NC: “Unusual pattern of signatures emerges as North Carolina probes allegations in House race” [CNN]. “As North Carolina officials investigate allegations that absentee ballots were tampered with in a tight congressional race, a review of some of those ballots revealed many were signed by the same small group of people — some of whom are connected to a longtime operative working for the Republican candidate’s campaign.” • If the Democrats were as tenacious at voter registration and base expansion as the Republicans are at suppressing votes, they’d probably control all three branches of government again.
WI: “Wisconsin GOP uses rare session to weaken incoming governor” [Associated Press]. “A Republican-controlled legislative committee held a hearing for nine hours, before voting just before midnight along party lines to pass the bills, setting up final approval in the Senate and Assembly on Tuesday…. The lame-duck maneuvering in Wisconsin is similar to action taken by Republicans in North Carolina two years ago and is being discussed in Michigan before a Democratic governor takes over there. The protests, coming at the end of Walker’s eight years in office, were reminiscent of tumult that came shortly after he took office in 2011, when he moved to end collective bargaining powers for public sector unions.”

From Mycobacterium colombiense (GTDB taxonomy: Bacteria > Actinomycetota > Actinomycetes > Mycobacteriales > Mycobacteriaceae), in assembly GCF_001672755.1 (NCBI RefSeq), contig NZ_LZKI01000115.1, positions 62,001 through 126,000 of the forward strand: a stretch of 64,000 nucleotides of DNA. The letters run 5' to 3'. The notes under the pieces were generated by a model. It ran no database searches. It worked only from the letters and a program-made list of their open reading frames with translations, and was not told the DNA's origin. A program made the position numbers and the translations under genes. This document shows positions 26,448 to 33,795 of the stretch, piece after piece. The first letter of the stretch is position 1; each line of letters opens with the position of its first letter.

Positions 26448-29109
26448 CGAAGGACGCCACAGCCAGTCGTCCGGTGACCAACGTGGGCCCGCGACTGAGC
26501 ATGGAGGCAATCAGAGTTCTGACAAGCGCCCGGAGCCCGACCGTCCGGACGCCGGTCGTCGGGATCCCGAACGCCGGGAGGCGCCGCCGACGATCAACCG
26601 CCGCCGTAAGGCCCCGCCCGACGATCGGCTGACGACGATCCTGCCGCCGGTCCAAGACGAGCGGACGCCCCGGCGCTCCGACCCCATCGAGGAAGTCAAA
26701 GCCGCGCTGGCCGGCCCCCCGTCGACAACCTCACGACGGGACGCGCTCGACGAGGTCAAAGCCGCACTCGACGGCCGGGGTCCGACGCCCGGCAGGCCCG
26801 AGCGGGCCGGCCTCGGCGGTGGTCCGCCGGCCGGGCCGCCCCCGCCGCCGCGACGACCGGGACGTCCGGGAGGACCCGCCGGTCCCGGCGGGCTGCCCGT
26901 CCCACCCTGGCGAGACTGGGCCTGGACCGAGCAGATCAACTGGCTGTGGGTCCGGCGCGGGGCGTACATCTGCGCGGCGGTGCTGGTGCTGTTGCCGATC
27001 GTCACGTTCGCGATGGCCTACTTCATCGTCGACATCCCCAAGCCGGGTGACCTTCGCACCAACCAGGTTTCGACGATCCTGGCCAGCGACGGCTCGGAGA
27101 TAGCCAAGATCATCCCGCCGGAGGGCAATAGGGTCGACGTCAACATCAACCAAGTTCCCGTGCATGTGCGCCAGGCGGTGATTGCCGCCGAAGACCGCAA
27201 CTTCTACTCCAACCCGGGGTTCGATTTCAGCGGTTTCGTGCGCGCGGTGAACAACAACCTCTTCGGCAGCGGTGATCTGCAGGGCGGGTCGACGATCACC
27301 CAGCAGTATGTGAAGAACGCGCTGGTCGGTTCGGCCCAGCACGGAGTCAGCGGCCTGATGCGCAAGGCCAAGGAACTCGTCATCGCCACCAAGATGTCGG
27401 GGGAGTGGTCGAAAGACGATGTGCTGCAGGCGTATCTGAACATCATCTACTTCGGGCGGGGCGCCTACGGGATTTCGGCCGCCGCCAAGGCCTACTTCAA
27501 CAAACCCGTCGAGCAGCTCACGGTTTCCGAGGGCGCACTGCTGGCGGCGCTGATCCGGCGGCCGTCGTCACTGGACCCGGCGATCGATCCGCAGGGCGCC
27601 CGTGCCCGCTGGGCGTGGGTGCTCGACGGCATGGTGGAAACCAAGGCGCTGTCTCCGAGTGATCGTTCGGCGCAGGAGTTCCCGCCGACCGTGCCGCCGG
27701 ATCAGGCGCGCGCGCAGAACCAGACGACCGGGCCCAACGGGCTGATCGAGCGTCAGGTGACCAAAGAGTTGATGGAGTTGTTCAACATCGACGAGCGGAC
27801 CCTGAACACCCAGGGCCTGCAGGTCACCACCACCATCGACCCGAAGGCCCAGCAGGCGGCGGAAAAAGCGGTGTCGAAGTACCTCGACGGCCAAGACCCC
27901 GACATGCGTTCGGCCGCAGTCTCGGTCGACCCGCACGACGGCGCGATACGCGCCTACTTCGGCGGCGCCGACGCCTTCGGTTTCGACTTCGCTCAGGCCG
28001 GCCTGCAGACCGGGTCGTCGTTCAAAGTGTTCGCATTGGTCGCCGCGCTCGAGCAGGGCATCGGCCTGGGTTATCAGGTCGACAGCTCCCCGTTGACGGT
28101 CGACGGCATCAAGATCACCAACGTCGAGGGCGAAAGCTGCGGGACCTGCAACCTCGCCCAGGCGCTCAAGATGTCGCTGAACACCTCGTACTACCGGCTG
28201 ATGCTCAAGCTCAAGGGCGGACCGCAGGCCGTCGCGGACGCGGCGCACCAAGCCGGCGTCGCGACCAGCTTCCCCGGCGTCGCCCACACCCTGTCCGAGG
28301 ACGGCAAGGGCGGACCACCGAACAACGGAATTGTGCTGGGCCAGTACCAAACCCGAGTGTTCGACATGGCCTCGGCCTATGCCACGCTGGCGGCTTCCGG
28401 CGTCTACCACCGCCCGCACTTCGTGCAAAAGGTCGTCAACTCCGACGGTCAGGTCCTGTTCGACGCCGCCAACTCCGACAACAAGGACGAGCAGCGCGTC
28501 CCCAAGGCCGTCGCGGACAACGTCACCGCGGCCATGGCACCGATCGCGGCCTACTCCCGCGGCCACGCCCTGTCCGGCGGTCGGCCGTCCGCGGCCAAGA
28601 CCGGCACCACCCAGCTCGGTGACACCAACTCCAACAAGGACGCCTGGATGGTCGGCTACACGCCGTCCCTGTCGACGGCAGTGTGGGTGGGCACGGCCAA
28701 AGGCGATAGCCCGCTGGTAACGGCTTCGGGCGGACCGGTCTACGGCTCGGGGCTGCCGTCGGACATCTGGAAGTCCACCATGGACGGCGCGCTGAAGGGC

2018 Midterms Post-Mortem
“The 2018 Midterms as the Buffet Election” [Inside Elections]. “[W]hat happened in the elections is less important than what the parties think happened in the elections because the latter will drive future behavior.”” Beauty contest! More: “For example, it’s clear that Trump believes his immigration message and tone was the reason Republicans “won,” and he publicly blamed the House losses on a failure to embrace him. Even though Republicans suffered heavy House losses because of the president’s unpopularity, Trump will continue to act, talk and tweet in the way that he thinks has proved successful. It’s still unclear how Democrats will react to the election results, particularly losses by some higher-profile progressive candidates. They could interpret them as reasons to moderate, or they could double down on a shift to the left as a contrast to the Republicans. Listen for the clues in the coming weeks to understand where Democrats are headed.” • IMNSHO, the Congressional Democrat center of gravity has shifted conservative, not left (despite strong individual left voices like AOC). That is a consequence of an appeal to wealthy suburban professionals, and also of grooming and electing MILO candidates.